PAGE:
BONUS: Listen to a live track recorded this week from a San Francisco performance of American Idiot! (see end of article)
From the opening notes, American Idiot lashes out with an intensity and betrayal that doesn’t stop until after the final curtain when the cast, en masse, offers up “Good Riddance (Time of Your Life),” leaving the audience in a proper state to leave the house. This was by far the most compelling performance I’ve ever seen at the Orpheum.
Shortly before he died in the early ‘80’s, Francois Truffaut observed that film was important because politics had stopped being a source of meaningful social discourse. Extending the spirit of Truffaut’s remarks to all the performing arts, his observations are even truer now, as our toxic politics turned into a game of mutual destruction that’s soul-destroying for bystanders to be caught up in. As always, the arts provide a better indicator of what is important – and nothing is more indicative of our current malaise than American Idiot. Although Bush Jr. figures prominently in opening footage from the dozens of on-stage monitors, the material quickly transcends the political, and offers a withering commentary on “subliminal mind-fuck America.”
The direct lineage to Tommy is obvious to even a casual listener – both with respect to subject, and style. While Tommy will always be important because it was first, as opera, it’s been eclipsed by its progeny. As much as Pinball Wizard yields up one generational anthem after another, it also denies entry with its coldness. While a comparison between Tommy and American Idiot would be an interesting exercise, such is beyond the scope of this review. Suffice to say, American Idiot is far more effective because it presumes that the audience are participants on some level. Tommy was cold; it didn’t assume the audience was as isolated as the Pinball Wizard. American Idiot assumes that everyone is an American idiot. In this way, the anthem to alienation embraces us all.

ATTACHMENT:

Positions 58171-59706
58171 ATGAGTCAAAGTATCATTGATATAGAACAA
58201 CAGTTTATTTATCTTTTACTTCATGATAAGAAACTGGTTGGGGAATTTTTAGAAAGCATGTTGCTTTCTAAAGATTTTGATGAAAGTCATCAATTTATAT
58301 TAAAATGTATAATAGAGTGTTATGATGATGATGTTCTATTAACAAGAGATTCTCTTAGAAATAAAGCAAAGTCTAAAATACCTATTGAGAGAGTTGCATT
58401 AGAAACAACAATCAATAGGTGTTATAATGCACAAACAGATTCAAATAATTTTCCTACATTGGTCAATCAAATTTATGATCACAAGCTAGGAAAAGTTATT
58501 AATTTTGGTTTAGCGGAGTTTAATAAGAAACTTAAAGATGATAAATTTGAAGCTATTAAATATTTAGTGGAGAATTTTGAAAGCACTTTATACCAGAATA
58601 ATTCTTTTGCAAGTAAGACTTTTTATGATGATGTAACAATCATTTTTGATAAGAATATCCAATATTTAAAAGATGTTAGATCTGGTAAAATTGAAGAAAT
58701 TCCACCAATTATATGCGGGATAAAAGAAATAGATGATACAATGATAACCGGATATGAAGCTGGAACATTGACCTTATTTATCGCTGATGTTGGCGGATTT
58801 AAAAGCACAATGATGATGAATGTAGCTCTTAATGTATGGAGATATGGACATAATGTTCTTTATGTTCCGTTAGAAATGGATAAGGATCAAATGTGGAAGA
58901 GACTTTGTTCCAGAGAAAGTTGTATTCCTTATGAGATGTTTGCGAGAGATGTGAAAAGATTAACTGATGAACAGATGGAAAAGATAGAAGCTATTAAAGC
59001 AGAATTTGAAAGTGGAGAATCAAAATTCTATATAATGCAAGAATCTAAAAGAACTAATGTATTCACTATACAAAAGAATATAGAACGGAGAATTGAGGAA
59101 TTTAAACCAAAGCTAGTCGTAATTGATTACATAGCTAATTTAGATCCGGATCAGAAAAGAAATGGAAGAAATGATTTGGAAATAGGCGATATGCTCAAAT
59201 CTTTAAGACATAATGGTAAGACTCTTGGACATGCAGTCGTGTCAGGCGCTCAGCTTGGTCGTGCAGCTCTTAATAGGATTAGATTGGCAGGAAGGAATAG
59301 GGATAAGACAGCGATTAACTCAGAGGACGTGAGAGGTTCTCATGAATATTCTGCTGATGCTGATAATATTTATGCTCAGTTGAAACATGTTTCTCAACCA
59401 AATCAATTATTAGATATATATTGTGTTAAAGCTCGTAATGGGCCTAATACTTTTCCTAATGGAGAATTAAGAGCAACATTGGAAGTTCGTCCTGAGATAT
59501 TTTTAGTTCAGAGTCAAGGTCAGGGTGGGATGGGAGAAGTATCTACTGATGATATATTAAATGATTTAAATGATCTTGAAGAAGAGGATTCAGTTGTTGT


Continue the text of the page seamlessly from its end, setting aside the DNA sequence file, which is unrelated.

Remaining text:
On another level, American Idiot is a theatre technician’s dream, with effects that mystify even an advanced student of technical theatre. There’s so much happening on stage that needs to be unpacked by the observer. Aided by stunning choreography, the effect overwhelms. I immediately gave up trying to take it all in, choosing instead to focus intently on particular details. Because of this, it’s entirely possible for two people to come away with very different visual experiences. Artistically, this could look like so much busyness, but such isn’t the case here. Because it’s so well done, the show merits repeated viewings – which I’ll be doing when I go back next week.
An astute observer noted that if you weren’t a fan, it could be easy to miss the plot altogether. While there is truth in that observation, it’s not as damning as it seems, especially when compared to other operas. Just how nuanced an understanding does the The Ring of the Nibelung yield up upon the first listen? That said, the nihilistic intensity of American Idiot is as readily apparent as the destruction of Vahalla in the final scenes of Götterdämmerung. This is not to force non-existent parallels between Wagner and Green Day; doing so would be a profound misunderstanding of both. However, as an opera, American Idiot can be taken just as seriously.
I’d long rued missing American Idiot when it first opened at the Berkeley Rep in 2009. this will be remedied when I return for a second take before this production at the Orpheum closes on July 8th.
LISTEN: Good Riddance (Time of Your Life)
The cast of American Idiot performs a surprise live encore at the SHN Orpheum Theatre.